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What are the standards for managing URL redirects if you base your URL's off properties of the data that might change a few times, like the "title"?

I have a website with lots of images and I want to make the urls look like this:


Now say a bunch of people bookmark the image, and a week later I change it to:


So now there has to be a redirect for the people that bookmarked the old one... Now lets say that happens on average 3 times per image. That means I'd have lots and lots of redirects to map. I'd have a database of redirects it seems.

What is best practice in this case, assuming I want to use pretty urls and not base it on some universally unique id, and that I'd like to reap as many benefits of SEO as possible?

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Is every image title unique? In your example it has to be. –  Felix Kling Dec 16 '09 at 9:09
updated the urls, though that wasn't really my question. how about 'assuming the urls are unique'. –  Lance Pollard Dec 16 '09 at 9:13
Why would you rename your existing images? Don't rename existing ones, but, if duplicate, make up your image name unique. Be verbose when naming images. –  Janis Veinbergs Dec 16 '09 at 9:16
my client just wanted to rename many of his images after he saw the url and it'd didn't quite match up with the feeling the image was getting across. And after he changed them, he wanted to change a few of those again. I have a feeling that might happen often with others. –  Lance Pollard Dec 16 '09 at 9:17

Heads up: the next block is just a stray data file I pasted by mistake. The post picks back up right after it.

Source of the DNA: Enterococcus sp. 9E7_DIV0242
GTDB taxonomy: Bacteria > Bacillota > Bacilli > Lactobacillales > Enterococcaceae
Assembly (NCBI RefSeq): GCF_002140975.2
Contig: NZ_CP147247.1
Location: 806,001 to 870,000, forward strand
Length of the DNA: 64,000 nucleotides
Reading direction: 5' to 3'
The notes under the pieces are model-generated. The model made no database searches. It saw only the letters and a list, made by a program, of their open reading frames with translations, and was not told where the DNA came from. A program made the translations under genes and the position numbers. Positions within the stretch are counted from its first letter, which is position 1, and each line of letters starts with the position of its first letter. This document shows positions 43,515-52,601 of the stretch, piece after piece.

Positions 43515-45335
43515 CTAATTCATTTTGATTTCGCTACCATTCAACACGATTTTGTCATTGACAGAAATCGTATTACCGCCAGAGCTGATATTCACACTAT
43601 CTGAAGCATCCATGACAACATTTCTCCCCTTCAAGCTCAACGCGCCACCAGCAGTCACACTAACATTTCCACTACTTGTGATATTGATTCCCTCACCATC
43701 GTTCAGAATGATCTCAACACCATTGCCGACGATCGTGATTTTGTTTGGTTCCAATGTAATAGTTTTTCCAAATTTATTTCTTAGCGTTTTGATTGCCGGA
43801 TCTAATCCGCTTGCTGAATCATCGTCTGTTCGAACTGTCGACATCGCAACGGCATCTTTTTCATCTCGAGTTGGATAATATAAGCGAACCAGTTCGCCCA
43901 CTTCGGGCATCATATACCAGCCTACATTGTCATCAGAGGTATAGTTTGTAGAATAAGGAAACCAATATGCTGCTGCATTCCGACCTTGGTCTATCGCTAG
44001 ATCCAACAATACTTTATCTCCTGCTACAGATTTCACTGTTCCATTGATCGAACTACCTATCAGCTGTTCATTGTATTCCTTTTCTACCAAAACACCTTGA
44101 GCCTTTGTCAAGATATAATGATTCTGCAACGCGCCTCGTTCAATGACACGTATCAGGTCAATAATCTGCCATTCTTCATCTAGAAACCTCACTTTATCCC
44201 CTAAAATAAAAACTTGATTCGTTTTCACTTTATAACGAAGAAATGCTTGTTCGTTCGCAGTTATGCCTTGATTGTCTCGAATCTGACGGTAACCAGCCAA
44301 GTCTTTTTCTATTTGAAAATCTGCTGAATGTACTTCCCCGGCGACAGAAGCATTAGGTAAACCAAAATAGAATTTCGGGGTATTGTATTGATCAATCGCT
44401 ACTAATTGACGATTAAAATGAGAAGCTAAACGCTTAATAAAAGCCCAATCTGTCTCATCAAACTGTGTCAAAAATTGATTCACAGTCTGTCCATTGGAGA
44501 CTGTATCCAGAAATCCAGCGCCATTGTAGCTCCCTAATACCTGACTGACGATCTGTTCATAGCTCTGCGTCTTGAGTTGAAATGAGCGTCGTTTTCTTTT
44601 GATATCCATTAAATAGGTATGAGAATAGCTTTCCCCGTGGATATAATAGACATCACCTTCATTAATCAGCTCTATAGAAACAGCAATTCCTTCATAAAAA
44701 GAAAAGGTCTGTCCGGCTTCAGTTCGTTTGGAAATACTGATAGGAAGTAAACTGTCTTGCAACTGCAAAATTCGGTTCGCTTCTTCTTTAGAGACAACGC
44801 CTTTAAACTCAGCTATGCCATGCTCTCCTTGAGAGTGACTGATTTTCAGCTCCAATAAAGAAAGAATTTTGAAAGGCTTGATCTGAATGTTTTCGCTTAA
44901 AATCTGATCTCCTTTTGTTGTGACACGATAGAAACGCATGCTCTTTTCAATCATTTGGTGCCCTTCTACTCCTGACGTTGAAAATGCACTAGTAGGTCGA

2 Answers 2

up vote 1 down vote accepted

Well I don't know what the downvote was about, this seems like a perfectly valid question to me.

My recommendation would be that if you know in advance you will be changing the data, it probably shouldn't be in the URL in the first place. If this is a requirement (perhaps its important for SEO or you are creating a blog or something, you have some choices:

  1. Forget the old URL and use only the new. Probably not a good way to make friends ;)
  2. Keep the old URL and accept the fact that the title and URL do not match now. This might be accomplished by each post having a slug field where the URL text is stored, separate to the post's actual title.
  3. Keep the old URL and allow for new ones. A method for doing this might be to have a separate table which maps slugs to posts, each post having one or more slugs. That way, any number of changes are catered for.

If possible changes and backwards compatibility are a requirement, I'd go with something like option 3. Its certainly better to have it built in to your app than have to manage growing .htaccess files full or URL rewrite rules or something.

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how viable is option 3 do you think? thanks for this answer :) –  Lance Pollard Dec 16 '09 at 9:42
I don't see any issues with it. It'd be a lot easier if the system was designed this way for the word go - retrofitting it into an existing system which was not designed with this in mind is harder. But I can't think of anything which makes it a total no-go. I have hit the same issue in my blog and will probably use some variant on this idea to address it. –  Mark Embling Dec 16 '09 at 10:54
Also, bear in my that I've written this answer assuming the URLs are handled by the application (e.g. routing in most common mvc web frameworks) and not by the web server. If you are using url rewriting provided by the web server, you are constrained by whatever methods it provides - most likely a text file (or set of) with each rule defined within. –  Mark Embling Dec 16 '09 at 11:09

vote me down if you think my answer is stupid. I do not care it so much.

Not sure if your are using the same approach as StacOverflow, if you do then the slug, in your case my-cool-image-title and renamed-image-titledo not make a big difference as long as you keep the ID 132123 the same. So you need to to worry about your redirect stuff. That being said, in the perspective of social Bookmark users, I think changing slug may cause confusing, but it is not a redirect issue.

Am I wrong?

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